At Kizuri, shoppers intersect with world
Felted animal garlands from Nepal hang beside rain sticks from Chile.
Customers stepping into the Kizuri fair trade shop in the Community Building at 35 W. Main step out of downtown Spokane and into the world of fair trade products from Nigeria to Nepal, Pakistan to Peru, Guatemala to Ghana.
Colorful recycled sari throws hanging over a bar were once worn by women in India. A terracotta good luck pig from Pomaire, Chile, is on one shelf. A tablecloth from West Pakistan is on another. There are Phoenician glass candlesticks, a recycled metal Mama statue from Kenya with long arms for hanging jewelry and a handcarved Adinkra king’s stool from Ghana. African drums and other musical instruments surround a post.
There are candles, trivets, soap, cards, books, CDs, jewelry, baskets, knickknacks, wall hangings, bowls, cups, clothing and nearly 2,000 items from more than 40 countries.
Tags on the items that tell stories about the lives of artisans and their traditional crafts often start conversations, eliciting customers’ experiences in other countries.
Kizuri, which has been there for 11 years, now has a new owner. It changed hands on May 1.
Jillian Joseph has always been interested in the world, travel and cultures.
She attended high school with the son of Kim Harmson, the previous owner. They also knew each other because Kim’s husband, Jeff, and Jillian’s father, Sam, had traveled together to Rwanda on medical missions.
When Kim and Jillian were with them in 2013, they visited a man who made bronze bracelets and met artisans at women’s co-ops. That day Kim thought to herself that Jillian might take over Kizuri someday, but she didn’t mention it to Jillian for almost six years.
About a year ago, she mentioned the opportunity. Jillian was interested, but thought it might be in two to four years.
In 2005, after graduating from Lewis and Clark High School, Jillian deferred college and spent a gap year in Paris as a nanny for family friends and learning French.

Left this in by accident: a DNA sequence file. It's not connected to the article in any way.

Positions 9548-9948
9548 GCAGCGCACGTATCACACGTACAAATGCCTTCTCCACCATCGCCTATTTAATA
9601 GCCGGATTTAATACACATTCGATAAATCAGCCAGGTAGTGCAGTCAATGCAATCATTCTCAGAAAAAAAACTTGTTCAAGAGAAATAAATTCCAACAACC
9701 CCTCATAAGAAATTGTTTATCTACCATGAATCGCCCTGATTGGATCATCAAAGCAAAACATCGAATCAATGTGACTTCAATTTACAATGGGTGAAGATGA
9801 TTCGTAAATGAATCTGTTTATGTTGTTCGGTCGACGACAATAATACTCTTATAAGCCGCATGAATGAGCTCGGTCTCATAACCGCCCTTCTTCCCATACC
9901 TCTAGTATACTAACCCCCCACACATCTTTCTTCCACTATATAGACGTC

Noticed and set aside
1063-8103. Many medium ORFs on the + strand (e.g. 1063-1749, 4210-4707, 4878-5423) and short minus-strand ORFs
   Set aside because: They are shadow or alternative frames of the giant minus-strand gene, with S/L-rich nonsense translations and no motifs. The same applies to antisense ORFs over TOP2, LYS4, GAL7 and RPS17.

While studying international relations and diplomacy at Tufts University in Boston, she chose a six-month study abroad program in 2009, learning about culture, language, international conflicts and conflict resolution in Senegal, a French-speaking West African country. As part of the program, she was an intern with RADDHO (Rencontre Africaine des Droits de l’Homme), an international human rights organization working in Dakar, Senegal, with migrants from Central and West Africa.
After graduating, thinking she needed to build international skills, Jillian worked with an American tourism company for three years in Paris.
“It felt like a bit of a detour. I learned a lot, but I did not feel I was having the type of impact on the world I wanted. I wanted to contribute to intercultural experiences, but something broader than connecting western cultures to western cultures,” she said. “Nonetheless, Paris is a dynamic city, the home for African diaspora and people from all over the world.”
Jillian moved to New York City to work in recruitment and human resources with One Acre Fund, an agricultural microfinance NGO working in East Africa. She helped it grow from 180,000 farmers to 800,000 four years later in 2018. That job involved travel to East Africa one to three times a year. She went to Kenya, Rwanda, Uganda and Tanzania.
“We provided finances for people to become agriculturally self-sufficient. We gave microfinance loans in the form of seeds and fertilizer inputs. Our seeds were higher quality than the farmers previously had access to. We trained them on organic methods, and on the dose and time for fertilizing,” she said.
“We had flexible repayments at the right time of year, not in planting season when they are cash poor. They couldn’t go to the big city to pick up seeds and fertilizer, so One Acre Fund brought the materials within five kilometers of their homes,” Jillian said.
Farmers increased their yields 50 to 100 percent, so they earned enough to feed their families for a year, pay school fees, buy clothing and replace thatched roofs with tin, improving their homes and quality of life.